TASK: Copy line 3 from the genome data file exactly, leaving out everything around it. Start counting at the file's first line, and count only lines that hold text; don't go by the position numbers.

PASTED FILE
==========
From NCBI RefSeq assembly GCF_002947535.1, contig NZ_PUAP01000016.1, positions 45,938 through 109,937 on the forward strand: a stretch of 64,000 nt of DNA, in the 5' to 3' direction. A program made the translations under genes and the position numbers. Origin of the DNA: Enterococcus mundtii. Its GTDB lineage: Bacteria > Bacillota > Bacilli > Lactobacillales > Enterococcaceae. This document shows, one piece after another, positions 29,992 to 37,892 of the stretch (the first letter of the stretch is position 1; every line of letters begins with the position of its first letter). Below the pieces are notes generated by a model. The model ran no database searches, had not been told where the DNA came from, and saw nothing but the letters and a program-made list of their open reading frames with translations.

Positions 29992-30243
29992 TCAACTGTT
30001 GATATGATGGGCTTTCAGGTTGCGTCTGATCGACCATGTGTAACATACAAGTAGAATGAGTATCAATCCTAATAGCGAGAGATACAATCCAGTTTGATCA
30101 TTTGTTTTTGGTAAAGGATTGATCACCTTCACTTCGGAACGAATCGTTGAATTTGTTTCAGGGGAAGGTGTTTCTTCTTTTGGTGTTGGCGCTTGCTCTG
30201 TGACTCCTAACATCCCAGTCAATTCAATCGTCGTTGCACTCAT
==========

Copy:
29992 TCAACTGTT